[In this chapter he also mentions mines and the zakat on merchandise. Linguistically zakat means growth and increase and it is used for the increase in crops and property. In the Shari'a it is a term used to designate the amount of money or goods taken from specific property when it reaches a specific amount at a specific time which must be spent in specific categories with specific ways. It is called zakat because the one who gives it grows by doing it with Allah Almighty, i.e. his rank with Him is raised by that. It is attested to by the words of the Almighty, "Take sadaqa from their wealth to purify and cleanse them" (9:103)]
It is obligatory to pay zakat on money, crops and livestock.
[Money consists gold and silver and is mentioned in respect to the tradition. What is mentioned of gold and silver is called "specie" ('ayn) by its honour. Crops consists of food groups used for life in general. Livestock refers to camels, cattle, and sheep and goats.
Zakat became an obligation in the second year of Hijra. The evidence for its obligatory nature is the Book, Sunna and consensus. Whoever disputes its obligatory nature is an unbeliever. If someone affirms that it is obligatory but refuses to pay it, he is beaten and it is taken from him by force and that is enough: he is not an unbeliever. Ibn Habib says he is an unbeliever, but this is unlikely.
There are preconditions for the obligation and preconditions for the validity. As for the first, they are seven in general because Islam is one of the preconditions of the obligation since the unbelievers are not responsible for the rulings of the Shari'a. The soundest position is that they are addressed to them, and so Islam is a precondition for its validity.]
[The preconditions of the obligation are:
The preconditions for its validity are four:
Zakat on crops must be paid on the day they are harvested.
[There are two statements about grains and three about fruits. The first is by Malik who says that when the palms are appraised, the grapes are good, the olives are black or near to it, the crop was begun to ripen and does not need water, then zakat is due on it . Ibn 'Abd's-Salam said that it is the well-known position. The second is by Ibn Maslama is that it is only obliged on crops when they are harvested and only obliged on dates when they are cut. His evidence is the words of the Almighty, "Render the dues that are proper on the day that the harvest is gathered." (6:141)This is the meaning "harvest and cutting". The third is particular to dates which is that they are only obliged by estimation, which is made by al-Mughira. There is an order to these things: first soundness, then estimation and then cutting; and ripening is first and then harvest.]
Zakat on money and livestock is paid once a year.
[Money is other than mines and treasure-trove. Zakat is obliged on money and livestock once a year, after the end of a full year. Zarruq said, "The precondition of livestock after a year is that the collector comes in the well-known position if he exists and arrives. Otherwise it is obliged after the year by agreement. According to the well-known position, if it is paid before he comes, then it does not satisfy the requirement.]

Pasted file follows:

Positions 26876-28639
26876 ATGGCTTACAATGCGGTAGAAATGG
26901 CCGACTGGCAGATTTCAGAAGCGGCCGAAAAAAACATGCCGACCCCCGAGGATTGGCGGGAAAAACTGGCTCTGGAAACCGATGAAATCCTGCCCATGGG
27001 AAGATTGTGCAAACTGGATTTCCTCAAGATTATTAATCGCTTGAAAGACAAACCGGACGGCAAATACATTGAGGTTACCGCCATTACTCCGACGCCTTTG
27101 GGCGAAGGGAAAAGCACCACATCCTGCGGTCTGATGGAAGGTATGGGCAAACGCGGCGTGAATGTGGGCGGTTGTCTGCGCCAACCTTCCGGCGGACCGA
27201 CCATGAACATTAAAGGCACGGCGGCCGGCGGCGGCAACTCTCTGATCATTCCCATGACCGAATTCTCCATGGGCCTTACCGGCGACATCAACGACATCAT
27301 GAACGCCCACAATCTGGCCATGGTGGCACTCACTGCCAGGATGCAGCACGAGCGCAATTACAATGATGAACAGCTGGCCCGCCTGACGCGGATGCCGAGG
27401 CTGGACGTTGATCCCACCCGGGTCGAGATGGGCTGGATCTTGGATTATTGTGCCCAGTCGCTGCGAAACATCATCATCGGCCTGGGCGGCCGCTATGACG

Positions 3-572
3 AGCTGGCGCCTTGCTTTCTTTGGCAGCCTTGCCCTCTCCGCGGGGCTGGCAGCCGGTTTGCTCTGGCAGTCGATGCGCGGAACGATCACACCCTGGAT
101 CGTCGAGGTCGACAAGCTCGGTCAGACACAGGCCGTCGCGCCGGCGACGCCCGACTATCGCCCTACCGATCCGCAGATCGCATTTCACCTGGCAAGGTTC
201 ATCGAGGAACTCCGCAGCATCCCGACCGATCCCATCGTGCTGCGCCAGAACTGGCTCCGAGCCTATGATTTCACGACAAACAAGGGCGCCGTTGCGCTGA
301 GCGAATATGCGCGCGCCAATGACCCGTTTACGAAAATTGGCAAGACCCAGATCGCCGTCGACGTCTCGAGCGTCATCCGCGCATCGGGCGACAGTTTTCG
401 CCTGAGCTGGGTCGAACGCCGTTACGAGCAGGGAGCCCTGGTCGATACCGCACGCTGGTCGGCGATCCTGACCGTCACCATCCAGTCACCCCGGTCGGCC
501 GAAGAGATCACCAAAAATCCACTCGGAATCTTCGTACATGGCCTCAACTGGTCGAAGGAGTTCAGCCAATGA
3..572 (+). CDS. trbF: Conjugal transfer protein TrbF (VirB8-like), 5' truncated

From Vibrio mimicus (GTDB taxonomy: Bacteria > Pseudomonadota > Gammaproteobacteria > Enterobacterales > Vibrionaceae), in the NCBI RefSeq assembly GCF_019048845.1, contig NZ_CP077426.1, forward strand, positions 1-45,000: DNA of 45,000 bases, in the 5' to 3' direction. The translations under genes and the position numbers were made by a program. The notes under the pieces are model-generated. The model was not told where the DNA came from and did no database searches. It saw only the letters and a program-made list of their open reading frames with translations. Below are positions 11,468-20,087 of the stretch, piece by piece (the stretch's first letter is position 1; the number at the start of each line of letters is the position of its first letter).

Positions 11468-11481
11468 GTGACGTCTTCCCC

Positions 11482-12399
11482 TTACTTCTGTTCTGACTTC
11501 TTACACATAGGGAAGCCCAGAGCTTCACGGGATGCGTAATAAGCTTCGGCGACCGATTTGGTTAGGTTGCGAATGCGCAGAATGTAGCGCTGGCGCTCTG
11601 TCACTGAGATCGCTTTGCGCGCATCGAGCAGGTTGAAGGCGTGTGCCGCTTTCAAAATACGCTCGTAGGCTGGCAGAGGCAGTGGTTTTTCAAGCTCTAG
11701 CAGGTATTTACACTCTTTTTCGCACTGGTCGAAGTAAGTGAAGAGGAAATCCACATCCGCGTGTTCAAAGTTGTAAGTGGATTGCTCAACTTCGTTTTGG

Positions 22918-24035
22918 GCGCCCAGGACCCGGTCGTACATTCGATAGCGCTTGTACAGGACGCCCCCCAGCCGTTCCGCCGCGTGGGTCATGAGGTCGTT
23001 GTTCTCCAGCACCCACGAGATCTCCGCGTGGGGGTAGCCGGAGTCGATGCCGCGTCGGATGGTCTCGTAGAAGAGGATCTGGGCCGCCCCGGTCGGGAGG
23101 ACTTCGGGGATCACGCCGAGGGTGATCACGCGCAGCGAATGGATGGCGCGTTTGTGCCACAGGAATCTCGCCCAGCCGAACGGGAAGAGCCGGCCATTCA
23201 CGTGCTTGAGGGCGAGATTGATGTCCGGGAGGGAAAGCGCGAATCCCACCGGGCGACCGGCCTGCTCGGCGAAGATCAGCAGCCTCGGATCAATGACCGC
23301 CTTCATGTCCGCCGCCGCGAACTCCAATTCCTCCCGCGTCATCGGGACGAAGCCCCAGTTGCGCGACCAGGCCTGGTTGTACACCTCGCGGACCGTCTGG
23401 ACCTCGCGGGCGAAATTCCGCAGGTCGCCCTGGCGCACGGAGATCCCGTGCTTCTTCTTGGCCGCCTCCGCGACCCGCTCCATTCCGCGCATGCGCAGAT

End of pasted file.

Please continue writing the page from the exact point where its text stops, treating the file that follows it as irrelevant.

No zakat is due on any amount of dates or grain less than five wasqs.
[Since it is sound that the Prophet said, "No zakat is due on grain or fruit until it reaches five wasqs." (Muslim) Ibn 'Umar said, "See whether legumes are included with grain, raisins and olives with fruits or not. Some commentaries include it in grain and make grain include other things than fruits. There are 19 types: wheat, barley, sult-barley, rice, millet, sorghum, and Arabian wheat, and seven legumes: lentils, beans, broad beans, chick-peas, lupines, peas, grass peas, and oil seeds, which are the seeds of red radishes, sesame designated as sesame and cartham (safflower), and olives and raisins. So there are twenty types of fruits. No zakat is obliged on others like cotton seeds or rape and the like.
They mentioned two rules for the five wasqs: one is by measure and the other by weight.]
Five wasqs is the same as six and a fourth qafizes. (609.84 kg.) One wasq is sixty sa'as measuring by the sa'a of the Prophet, may Allah bless him and grant him peace. One sa'a is four mudds.
[Wasq linguistically is joining one thing to another. The Almighty says, "and the night and all it shrouds (wasaqa)," (84:17) i.e. joins and gathers the darkness and the stars. It is 60 sa's by the sa' of the Prophet. So he states that the nisab in the year is 747 mudds with the mudd of the Prophet. Then he goes on to explain the categories which are joined together and when they form the nisab, there is zakat due, and the types which are not joined since not all of the categories are combined to reach the nisab.]
Wheat, barley and sult barley are considered as one category for zakat purposes